Every December, The Economist magazine comes out with a special feature that looks at the year ahead. In the sneak peak they provided for 2011, we saw a glimpse into one of the hottest culinary movements in the country: mobile food vendors. According to the magazine, “some of the best food Americans eat may come from the food truck.”
Practiced since ancient times, street vending is more popular than ever. Certain cities across the country are rightfully embracing mobile vendors for the vitality and creativity they bring. But, unfortunately, other cities are taking the opposite approach.
That’s why today my organization, the Institute for Justice, is launching a National Street Vending Initiative — a nationwide litigation and activism effort to vindicate the right of street vendors to earn an honest living.
Consider El Paso, Texas.
Officials in El Paso have recently made it illegal for mobile food vendors to operate within 1,000 feet of any restaurant, convenience store, or grocer. The city even prohibits vendors from parking to await customers, which forces vendors to constantly drive around town until a customer successfully flags them down — and then be on the move again as soon as the customer walks away.
Thus, instead of embracing their vending entrepreneurs, El Paso has decided to threaten them with thousands of dollars in fines and effectively run them out of town. This anti-competitive scheme is illegal because vending entrepreneurs have a constitutional right to earn an honest living free from unreasonable regulations.
And that’s why today IJ filed a major federal lawsuit against the city.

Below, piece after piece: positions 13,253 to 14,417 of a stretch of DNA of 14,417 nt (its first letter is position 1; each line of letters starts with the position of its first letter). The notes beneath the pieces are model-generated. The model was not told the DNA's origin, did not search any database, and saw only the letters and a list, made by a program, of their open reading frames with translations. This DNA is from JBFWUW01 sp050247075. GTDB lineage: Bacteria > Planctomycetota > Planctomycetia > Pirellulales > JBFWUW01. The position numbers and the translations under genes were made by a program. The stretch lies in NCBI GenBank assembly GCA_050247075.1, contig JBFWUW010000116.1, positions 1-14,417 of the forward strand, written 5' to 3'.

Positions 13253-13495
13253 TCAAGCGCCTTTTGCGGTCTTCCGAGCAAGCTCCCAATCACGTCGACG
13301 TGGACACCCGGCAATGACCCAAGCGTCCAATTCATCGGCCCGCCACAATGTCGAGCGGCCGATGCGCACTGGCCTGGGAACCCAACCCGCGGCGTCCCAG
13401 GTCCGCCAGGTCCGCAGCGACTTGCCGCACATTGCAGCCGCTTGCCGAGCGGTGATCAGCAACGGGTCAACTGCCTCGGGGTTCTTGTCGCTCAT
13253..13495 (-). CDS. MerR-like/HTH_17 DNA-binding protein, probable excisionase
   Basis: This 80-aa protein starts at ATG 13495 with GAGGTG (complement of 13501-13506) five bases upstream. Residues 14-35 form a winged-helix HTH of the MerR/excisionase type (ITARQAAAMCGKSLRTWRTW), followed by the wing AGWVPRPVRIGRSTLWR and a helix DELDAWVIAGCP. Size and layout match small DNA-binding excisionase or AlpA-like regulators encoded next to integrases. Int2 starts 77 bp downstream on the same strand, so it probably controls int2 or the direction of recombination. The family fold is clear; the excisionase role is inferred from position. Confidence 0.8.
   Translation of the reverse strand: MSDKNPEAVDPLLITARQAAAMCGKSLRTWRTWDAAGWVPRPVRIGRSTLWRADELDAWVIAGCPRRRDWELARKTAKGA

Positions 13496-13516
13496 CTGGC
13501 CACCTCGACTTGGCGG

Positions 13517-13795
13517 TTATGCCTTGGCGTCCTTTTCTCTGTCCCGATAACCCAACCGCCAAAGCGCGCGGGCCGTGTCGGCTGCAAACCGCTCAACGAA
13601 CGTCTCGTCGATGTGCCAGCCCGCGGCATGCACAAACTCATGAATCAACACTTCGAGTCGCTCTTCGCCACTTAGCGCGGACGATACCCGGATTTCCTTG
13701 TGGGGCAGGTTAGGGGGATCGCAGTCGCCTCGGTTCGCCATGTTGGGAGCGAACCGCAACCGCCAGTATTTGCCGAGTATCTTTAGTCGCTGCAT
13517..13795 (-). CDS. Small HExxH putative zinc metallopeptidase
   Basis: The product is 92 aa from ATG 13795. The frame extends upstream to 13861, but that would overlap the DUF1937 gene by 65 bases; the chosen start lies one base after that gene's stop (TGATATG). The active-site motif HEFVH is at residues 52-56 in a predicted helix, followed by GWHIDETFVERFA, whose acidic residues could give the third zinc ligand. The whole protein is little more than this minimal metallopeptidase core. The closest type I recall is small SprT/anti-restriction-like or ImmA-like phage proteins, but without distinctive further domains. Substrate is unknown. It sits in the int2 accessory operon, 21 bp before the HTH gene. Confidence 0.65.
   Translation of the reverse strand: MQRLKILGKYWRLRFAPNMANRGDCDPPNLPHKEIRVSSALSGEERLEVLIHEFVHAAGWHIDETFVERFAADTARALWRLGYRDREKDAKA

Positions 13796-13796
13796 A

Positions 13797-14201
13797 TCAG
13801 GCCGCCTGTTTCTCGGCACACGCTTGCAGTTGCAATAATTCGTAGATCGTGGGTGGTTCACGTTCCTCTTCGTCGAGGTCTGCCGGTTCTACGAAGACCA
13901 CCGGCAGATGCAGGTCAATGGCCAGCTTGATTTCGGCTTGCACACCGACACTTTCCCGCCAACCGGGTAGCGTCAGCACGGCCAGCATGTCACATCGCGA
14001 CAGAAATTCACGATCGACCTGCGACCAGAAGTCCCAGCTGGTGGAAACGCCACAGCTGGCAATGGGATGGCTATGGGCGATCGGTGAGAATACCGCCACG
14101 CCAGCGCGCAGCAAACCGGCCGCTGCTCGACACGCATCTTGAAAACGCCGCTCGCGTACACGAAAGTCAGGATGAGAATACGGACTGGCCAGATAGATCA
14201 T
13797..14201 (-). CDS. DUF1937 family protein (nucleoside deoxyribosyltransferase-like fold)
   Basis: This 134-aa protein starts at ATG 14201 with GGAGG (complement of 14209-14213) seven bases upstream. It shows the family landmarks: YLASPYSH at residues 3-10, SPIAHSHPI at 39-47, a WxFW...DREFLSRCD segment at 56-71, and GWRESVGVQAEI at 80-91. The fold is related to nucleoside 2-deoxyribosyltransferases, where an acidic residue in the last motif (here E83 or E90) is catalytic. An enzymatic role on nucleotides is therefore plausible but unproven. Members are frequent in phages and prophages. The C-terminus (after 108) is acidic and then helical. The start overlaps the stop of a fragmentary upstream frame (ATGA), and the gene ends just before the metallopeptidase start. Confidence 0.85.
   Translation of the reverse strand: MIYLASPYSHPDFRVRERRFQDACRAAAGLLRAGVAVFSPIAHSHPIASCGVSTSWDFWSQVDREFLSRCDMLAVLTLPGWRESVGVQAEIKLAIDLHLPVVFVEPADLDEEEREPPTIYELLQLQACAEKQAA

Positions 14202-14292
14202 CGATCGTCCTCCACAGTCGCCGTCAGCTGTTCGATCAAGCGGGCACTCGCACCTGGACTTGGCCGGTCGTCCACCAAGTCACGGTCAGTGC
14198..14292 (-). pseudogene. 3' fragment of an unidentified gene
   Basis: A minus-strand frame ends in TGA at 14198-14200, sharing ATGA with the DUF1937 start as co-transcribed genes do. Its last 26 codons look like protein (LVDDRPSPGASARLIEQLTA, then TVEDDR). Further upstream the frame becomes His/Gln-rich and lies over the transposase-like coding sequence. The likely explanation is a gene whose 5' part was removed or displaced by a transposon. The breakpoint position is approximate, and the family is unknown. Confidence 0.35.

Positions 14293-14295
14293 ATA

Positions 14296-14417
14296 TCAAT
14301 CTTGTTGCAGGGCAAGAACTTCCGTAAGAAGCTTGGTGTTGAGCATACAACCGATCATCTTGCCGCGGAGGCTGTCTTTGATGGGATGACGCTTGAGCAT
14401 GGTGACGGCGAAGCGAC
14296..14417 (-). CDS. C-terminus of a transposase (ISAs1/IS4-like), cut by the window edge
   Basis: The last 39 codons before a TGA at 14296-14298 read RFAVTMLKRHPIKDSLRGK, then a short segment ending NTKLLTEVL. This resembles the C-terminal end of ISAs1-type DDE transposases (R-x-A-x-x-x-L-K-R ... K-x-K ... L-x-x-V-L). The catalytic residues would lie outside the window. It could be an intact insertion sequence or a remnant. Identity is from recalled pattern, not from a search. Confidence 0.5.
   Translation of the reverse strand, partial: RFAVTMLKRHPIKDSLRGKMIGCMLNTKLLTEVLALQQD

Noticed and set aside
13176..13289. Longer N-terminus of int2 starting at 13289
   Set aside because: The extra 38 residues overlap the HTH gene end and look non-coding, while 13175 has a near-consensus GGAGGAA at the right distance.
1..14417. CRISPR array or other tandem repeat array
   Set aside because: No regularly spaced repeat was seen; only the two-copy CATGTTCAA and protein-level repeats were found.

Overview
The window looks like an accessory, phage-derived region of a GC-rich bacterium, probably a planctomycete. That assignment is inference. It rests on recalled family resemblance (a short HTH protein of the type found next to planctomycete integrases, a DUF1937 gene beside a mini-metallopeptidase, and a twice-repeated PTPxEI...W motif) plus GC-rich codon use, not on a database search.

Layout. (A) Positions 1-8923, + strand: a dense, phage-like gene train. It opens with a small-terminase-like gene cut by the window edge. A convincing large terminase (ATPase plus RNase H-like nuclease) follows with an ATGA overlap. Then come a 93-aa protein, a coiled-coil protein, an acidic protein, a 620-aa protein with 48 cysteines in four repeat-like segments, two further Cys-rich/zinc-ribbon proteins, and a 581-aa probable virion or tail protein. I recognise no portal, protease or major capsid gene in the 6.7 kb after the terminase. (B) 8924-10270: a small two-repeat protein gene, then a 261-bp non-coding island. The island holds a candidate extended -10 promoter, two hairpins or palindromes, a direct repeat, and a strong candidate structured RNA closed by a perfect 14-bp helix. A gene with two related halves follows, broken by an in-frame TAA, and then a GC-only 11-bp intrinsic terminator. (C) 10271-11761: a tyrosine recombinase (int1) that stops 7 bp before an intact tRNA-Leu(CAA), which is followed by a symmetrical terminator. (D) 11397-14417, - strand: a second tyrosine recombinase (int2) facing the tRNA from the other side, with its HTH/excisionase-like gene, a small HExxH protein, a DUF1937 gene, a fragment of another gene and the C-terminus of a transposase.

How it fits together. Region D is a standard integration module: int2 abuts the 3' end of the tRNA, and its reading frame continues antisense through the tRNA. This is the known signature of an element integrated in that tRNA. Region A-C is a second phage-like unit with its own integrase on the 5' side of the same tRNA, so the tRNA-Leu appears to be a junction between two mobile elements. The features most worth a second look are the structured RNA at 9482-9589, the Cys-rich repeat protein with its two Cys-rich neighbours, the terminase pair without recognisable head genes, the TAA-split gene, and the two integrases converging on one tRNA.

We teamed up with several El Paso vending entrepreneurs. Their stories are as inspiring as they are admirable. Maria Robledo says in our case launch video above:
I came to El Paso in 1981 to have a better life for my son and myself. My son wanted to start a little business selling candies, so we decided to buy an ice cream truck. We should have a chance to make a living. I don’t want to be living on food stamps or welfare or anything like that. We work and work and work. Is it a crime to work?
It boils down to this: Should the city of El Paso, Texas, be allowed to turn itself into a No-Vending Zone in order to protect brick-and-mortar restaurants from competition? Thankfully, the U.S. Constitution prohibits such abuses of government power. Simply put, naked protectionism is not constitutional.
That’s why vending entrepreneurs teamed up with IJ to sue El Paso today in federal court. And keep an eye out for us; we may soon be teaming up with entrepreneurs near you!
What are your favorite foods that you buy from mobile vendors? And do you know about any other cities that have similar laws? Please let us know on our Facebook page.
Matt Miller is the executive director of the Institute for Justice’s Texas Chapter, where he fights to secure property rights, economic liberty, freedom of speech and school choice.